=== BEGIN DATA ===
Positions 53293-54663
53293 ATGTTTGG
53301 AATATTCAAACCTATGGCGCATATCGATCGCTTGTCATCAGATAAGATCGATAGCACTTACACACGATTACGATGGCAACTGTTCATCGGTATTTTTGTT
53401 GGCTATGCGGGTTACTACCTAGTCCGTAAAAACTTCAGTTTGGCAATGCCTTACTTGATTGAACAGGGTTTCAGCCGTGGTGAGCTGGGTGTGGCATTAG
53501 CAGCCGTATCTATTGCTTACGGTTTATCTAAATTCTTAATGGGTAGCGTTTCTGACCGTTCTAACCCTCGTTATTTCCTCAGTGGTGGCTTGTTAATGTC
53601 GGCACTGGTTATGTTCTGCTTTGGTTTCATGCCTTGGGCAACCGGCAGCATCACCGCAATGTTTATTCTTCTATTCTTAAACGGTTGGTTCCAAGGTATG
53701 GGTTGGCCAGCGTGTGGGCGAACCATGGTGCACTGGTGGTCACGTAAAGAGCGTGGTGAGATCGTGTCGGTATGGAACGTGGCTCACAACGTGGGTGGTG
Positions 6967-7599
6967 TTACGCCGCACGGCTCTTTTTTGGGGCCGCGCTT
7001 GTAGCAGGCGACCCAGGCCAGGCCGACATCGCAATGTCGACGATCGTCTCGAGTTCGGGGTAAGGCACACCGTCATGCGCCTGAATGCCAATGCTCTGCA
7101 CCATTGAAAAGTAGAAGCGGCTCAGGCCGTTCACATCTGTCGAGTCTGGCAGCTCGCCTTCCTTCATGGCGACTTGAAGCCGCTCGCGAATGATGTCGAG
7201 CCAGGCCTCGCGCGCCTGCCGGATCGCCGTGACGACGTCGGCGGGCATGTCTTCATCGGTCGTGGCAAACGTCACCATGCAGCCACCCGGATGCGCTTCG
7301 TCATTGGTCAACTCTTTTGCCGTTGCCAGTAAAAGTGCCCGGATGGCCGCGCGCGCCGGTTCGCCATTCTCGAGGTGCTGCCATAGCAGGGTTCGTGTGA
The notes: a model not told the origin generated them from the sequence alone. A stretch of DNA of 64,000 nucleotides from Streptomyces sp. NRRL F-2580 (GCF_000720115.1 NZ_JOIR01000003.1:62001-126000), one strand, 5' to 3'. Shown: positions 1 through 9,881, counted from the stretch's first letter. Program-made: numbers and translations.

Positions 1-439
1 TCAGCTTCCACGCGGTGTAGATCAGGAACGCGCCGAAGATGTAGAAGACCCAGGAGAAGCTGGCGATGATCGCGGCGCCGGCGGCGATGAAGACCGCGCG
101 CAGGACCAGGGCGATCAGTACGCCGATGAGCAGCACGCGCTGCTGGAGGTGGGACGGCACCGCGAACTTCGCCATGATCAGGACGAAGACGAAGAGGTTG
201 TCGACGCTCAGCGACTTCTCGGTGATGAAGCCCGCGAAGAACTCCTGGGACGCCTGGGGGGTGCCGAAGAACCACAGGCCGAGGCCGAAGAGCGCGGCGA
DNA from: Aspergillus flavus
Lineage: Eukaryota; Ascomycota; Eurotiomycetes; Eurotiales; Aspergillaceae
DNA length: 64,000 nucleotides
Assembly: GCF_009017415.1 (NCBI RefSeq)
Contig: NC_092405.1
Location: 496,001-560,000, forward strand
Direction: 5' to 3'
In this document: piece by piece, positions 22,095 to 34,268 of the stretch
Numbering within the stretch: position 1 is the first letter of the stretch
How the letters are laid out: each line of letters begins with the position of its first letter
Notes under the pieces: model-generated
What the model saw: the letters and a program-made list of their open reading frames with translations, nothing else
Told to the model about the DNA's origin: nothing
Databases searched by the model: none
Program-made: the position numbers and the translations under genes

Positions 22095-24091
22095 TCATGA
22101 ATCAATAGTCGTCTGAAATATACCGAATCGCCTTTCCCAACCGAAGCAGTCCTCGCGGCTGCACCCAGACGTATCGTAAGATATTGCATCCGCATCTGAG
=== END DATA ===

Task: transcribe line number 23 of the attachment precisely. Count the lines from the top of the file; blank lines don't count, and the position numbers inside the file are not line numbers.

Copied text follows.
Contig: NC_092405.1